For one brief, shining moment, it appeared that Arizona might, at long last, join 46 other states and impose a ban on texting while driving.
Or not, as it turns out. Again.
Senate Transportation and Technology Chairman Bob Worsley, R-Mesa, says he won’t hear Senate Bill 1049 because he “doesn’t think his fellow Republicans are ready for it.” Ummm…WHAT????!!!!!!!
It is a law that has come before the Arizona Legislature multiple times. It is not rocket science. But our legislators are “not ready for it”? What exactly are they doing down there????
Instead, the legislature will hear a bill on Tuesday aimed at barring teen drivers from texting for the first six months after they get their driver’s license or until they turn 18. However, the fact is that the great majority of texting crashes occur from adult drivers—not teens.
Since 2007, Sen. Steve Farley, D-Tucson, has been trying to outlaw the far-too-common practice of careening down Arizona’s roadways while texting, checking your Facebook status or otherwise fiddling with your phone when you’re supposed to be paying attention to what the heck you’re doing. (Driving, that is, not thumbing on a tiny keyboard.) But since 2007, the Legislature has steadfastly rejected Farley’s ban on texting while driving.
Never mind that your risk of getting into a crash or near-crash is 23 times greater if you're doing it (according to a 2009 study by the Virginia Tech Transportation Institute).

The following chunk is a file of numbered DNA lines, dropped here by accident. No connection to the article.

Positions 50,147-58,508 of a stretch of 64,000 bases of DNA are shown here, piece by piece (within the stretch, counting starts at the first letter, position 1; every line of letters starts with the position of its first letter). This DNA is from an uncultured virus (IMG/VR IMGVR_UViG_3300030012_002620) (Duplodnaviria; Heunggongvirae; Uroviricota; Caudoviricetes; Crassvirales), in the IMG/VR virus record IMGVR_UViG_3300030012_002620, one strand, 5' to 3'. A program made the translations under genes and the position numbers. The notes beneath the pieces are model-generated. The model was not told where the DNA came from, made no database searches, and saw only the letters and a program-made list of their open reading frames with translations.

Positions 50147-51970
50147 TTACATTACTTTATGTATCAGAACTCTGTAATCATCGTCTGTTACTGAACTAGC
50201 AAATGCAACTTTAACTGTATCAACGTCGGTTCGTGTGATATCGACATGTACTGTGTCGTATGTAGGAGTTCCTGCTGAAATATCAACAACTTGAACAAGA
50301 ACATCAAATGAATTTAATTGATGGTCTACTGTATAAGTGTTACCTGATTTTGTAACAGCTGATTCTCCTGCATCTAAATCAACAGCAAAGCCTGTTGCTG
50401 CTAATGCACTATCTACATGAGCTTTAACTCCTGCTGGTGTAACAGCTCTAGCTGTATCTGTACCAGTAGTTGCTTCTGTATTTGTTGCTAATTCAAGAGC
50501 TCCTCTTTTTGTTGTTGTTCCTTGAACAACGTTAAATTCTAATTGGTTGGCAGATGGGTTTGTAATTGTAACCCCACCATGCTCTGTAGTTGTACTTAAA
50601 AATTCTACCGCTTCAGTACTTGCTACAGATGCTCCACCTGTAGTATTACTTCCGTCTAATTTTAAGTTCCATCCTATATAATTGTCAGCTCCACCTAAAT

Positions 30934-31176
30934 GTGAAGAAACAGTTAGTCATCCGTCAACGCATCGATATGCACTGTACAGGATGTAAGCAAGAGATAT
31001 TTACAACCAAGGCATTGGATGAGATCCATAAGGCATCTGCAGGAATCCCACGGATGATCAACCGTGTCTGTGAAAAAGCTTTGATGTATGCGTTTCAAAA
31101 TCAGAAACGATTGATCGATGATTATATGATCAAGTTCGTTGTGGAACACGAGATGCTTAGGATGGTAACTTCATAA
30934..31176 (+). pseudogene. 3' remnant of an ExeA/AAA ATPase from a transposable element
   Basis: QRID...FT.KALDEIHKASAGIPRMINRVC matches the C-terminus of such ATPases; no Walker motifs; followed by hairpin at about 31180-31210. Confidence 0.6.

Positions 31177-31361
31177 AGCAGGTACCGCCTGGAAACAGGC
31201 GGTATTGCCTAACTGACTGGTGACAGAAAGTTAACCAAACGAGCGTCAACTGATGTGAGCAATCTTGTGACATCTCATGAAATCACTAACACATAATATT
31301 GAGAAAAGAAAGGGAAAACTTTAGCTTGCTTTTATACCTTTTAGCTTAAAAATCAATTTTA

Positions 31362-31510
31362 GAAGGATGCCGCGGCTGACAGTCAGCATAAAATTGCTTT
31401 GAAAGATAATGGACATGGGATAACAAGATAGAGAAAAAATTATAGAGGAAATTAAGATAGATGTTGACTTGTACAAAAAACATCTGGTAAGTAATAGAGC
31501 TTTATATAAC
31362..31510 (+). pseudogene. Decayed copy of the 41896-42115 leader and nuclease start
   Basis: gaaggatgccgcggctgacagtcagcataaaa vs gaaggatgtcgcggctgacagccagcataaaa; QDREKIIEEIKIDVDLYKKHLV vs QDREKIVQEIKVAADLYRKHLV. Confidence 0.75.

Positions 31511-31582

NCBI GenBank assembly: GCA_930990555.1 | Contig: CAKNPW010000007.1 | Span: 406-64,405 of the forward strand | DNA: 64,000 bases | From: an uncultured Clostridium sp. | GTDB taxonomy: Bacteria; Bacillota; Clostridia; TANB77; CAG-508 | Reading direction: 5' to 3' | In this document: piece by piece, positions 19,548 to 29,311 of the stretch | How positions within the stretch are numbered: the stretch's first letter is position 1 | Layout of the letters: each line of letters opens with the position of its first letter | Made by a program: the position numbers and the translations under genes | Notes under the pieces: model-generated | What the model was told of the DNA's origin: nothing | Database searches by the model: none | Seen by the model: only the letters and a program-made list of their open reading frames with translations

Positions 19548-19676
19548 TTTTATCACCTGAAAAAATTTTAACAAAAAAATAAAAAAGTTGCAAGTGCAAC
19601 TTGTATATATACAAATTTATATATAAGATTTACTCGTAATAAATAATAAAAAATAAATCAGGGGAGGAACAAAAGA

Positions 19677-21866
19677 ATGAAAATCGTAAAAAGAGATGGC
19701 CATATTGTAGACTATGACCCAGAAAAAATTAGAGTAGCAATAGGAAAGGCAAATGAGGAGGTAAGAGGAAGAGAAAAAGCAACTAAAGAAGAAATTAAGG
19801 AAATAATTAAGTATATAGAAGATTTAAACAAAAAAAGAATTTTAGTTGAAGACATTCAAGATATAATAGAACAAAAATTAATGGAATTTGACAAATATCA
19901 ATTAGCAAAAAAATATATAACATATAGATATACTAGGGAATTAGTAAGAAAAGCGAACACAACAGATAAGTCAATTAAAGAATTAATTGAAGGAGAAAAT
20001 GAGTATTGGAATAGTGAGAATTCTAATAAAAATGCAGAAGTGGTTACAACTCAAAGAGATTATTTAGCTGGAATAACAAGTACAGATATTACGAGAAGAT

A 2012 survey of AAA members in Arizona said that 92 percent support a ban on texting. So, what is happening down at our legislature??
Sen. John Kavanagh, R-Fountain Hills, is sponsoring this year’s ban on texting while driving, saying it’s “extremely dangerous and just crazy.”
But Kavanagh’s bill won’t even get a hearing. Instead, Sen. Karen Fann’s six-month moratorium on teen texting and driving will be heard.
Count Susan Huff among the disappointed. Her father, Tom Hall, was hit and killed last year while riding his motorcycle, struck from behind by a driver who was busy looking for her cell phone as she barreled down the highway. Huff says Fann’s bill sends the wrong message.
“This bill tells everyone that teens are the main source of the problem and that adults don't need to be held responsible for their own actions,” she told me.
But actually, under the current proposal, teens wouldn’t be held accountable either once they have a grand total of six months of driving experience.
One word here folks: ABSURD.